A shared foundation accelerates progress for all

UNESCO’s comprehensive recommendation on Open Science is an important milestone towards a shared understanding and vision for Open Science that enables each of us to work in our own ways towards the same goal. How we implement this recommendation will also require the ability to monitor its adoption in ways that honor its principles. 

Importantly, the Open Science monitoring initiative is focusing on collaboration and consultation with a wide range of stakeholders. Despite the disparate needs or motivations an institution in Kenya, a funder in the UK, and a policy-making body in France may have for monitoring Open Science, adopting common principles will help provide a global understanding of progress. 

The more that we are able to share and learn from each other and study new aspects of the prevalence and effects of Open Science, the better-equipped we will be to see patterns which point to significant barriers for researchers, systemic challenges, structural inequities and potential biases. With a common set of principles for monitoring, we are one step closer to establishing equitable paths to Open Science.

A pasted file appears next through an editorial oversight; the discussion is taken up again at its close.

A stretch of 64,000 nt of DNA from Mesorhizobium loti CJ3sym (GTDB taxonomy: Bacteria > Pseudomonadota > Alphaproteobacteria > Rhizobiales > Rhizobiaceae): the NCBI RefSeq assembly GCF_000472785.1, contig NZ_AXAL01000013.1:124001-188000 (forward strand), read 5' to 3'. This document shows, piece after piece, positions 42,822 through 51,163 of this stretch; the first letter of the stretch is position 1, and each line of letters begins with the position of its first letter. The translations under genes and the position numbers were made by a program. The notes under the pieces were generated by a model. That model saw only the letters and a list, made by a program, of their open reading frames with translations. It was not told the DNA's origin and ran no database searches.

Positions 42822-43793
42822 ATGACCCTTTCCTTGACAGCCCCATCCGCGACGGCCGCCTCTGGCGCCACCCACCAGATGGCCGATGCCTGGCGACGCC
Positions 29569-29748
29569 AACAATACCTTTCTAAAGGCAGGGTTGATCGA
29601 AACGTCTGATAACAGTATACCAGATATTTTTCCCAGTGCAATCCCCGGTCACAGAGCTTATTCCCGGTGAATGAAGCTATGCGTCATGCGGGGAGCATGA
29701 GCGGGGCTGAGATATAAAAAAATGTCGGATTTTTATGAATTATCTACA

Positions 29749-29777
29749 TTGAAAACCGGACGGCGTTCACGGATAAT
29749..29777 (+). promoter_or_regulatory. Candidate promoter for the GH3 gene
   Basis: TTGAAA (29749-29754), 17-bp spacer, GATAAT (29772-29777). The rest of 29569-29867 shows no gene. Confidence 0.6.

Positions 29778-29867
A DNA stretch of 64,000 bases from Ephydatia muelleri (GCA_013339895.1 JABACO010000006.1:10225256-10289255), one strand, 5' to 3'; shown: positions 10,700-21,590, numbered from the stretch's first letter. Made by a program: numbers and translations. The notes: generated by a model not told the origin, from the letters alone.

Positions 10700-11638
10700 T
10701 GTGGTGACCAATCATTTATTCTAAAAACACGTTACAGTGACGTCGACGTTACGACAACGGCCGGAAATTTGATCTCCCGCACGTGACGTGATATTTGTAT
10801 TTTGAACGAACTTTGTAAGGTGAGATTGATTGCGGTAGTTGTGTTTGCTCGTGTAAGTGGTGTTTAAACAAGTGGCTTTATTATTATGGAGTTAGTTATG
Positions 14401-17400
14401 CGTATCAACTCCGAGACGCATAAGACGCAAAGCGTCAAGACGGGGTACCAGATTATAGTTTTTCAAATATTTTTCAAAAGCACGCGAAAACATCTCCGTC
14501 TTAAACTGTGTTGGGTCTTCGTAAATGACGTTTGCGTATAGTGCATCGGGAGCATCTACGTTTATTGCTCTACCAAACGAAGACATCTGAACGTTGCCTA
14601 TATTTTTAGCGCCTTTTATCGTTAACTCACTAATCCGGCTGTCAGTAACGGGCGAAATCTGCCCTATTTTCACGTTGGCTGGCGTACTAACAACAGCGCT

Open Science monitoring for better Open Science practice

When we envisioned Open Science Indicators in 2022, it was with the recognition that we could not achieve our goal of advancing Open Science adoption without knowing where we were starting from, and how effectively our experimental solutions were driving us forward.

It felt important at the time to establish our own underlying principles to guide our future development, communicate what we were trying to do as transparently as possible and to help others understand and use our tools and data responsibly. The same reasoning that animated us then informed our input into the Open Science Monitoring initiative.